If you grew up in the 1970s or 80s, the sound of Simon may be familiar to you. It’s the electronic memory game that gives you increasingly difficult patterns of sounds and colors to remember and repeat.
Some of the credit for inventing it goes to late Manchester resident Ralph Baer. Baer was part of a team that developed the first home video game in the late 1960s'. The National Museum of American History in Washington D.C. has included Baer’s Manchester, N.H. workshop as part of its innovation wing.
David Brooks of the the Nashua Telegraph and Granitegeek.org spoke with NHPR’s Peter Biello about the new exhibit.
It’s a pretty big honor to have your workshop reproduced in a Smithsonian museum. Baer did much more than just help invent Simon.
He did. He had a lot of honors. He received the National Medal of Technology from President George W. Bush. He was in the National Inventors Hall of Fame. And he was really well-known, almost revered in the online gaming community, specifically because, when he was an engineer at Sanders Associates, which is now BAE Systems in Nashua, part of his work—kind of on the side—he led a team of engineers and they developed the first home video game which was eventually sold as Magnavox Odyssey. It was Pong, a version of Pong that you could play on your TV set and a couple of other things. So these are old time TV sets in which the cathode ray tube that fires the stream of electrons at the back of the screen and causes a glow when it hits, and the stream of electrons is moved by the magnetic fields, and that’s how you make a TV picture. The big insight his team had was that they could make electronics that could allow people watching the TV set to move that stream of electrons around as well. They developed Pong, a shooting game with a gun—all sorts of things you could do with a TV set. It was recognized as the first home video game.
You interviewed Baer a few times. What was he like?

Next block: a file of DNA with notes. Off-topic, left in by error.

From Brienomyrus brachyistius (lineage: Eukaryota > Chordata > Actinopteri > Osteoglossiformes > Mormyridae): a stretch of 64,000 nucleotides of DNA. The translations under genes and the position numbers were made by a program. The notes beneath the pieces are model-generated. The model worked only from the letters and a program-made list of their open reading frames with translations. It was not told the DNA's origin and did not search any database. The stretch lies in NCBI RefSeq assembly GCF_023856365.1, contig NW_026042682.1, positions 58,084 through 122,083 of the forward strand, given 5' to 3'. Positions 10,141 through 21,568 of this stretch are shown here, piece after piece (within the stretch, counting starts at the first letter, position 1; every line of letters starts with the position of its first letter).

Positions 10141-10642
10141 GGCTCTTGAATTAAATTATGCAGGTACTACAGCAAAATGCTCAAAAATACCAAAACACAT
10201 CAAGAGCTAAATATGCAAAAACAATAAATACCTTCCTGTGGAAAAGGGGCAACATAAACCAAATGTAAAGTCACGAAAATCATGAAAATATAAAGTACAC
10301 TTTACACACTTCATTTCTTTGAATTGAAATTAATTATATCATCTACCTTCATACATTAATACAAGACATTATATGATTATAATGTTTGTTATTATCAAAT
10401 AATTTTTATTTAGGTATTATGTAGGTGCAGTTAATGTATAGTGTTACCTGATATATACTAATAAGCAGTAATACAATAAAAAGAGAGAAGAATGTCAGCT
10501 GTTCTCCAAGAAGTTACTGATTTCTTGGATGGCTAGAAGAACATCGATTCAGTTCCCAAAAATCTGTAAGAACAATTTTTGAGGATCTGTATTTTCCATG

He was a character. He was a great guy. I didn’t meet him until he was already in his seventies, inventing right up until the very end. When I talked to the folks at the National Museum of American History, they came and talked to him about taking his workshop and his concern was he wouldn’t have anywhere to work, so he built another workshop in his bedroom. Even when he was getting quite sick, he never really stopped. When I first met him, he was working on an electronic bicycle noisemaker, so that you could make your bike sound like a Harley Davidson.
Part of his story is that his family was Jewish, living in Germany, and fled the rise of the Nazis in the 1930s, and he arrived in the US as a young boy, became an American citizen and lived here all his life. He was a television technician before he became an engineer and ended up at Sanders Associates. He had a different viewpoint of TVs from the other guys he was around.
What will the exhibit at the museum consist of?
They specifically came and took his workshop. He lived in a small—not small, but modest, home in North Manchester. Nothing grandiose by any means. It was in a long basement with wood panel walls and frankly, you walk in and—if you’re my age—it reminds you of the house you grew up in in the 1960s. And in one end he had a workshop, and he put a fake brick exterior wall with a window in it and a door, so when you entered his workshop, it was like you were entering a whole different building, like a little house. It was sort of a joke he had. They came and took the whole workshop—the desk, the books, and the oscilloscope and soldering iron and all the stuff any electrical engineer or inventor would recognize and manuals and old magazines and his jacket. They even took the mailbox and the flower box outside the window with fake flowers in it. They took that, too, and they set it all up, recreated it inside a big glass case in the museum. It’s on the first floor of their new wing, which was as you mentioned all about innovation. The whole idea was: this is a place where innovation occurred, and many inventors have similar spaces, they have somewhere they can go to tinker and make mistakes and burn their fingers and this was his.
And is the museum pushing this idea that innovation can happen anywhere—it just depends on whether you have the will to invent something?
Yes, exactly. It can even happen in a place with plastic flowers outside a fake wall. It’s a very American story, particularly because, obviously, he was someone who chose to be an American who came here and decided to stay and did really interesting, different things, partly through force of personality and through hard work and brains and experimentation.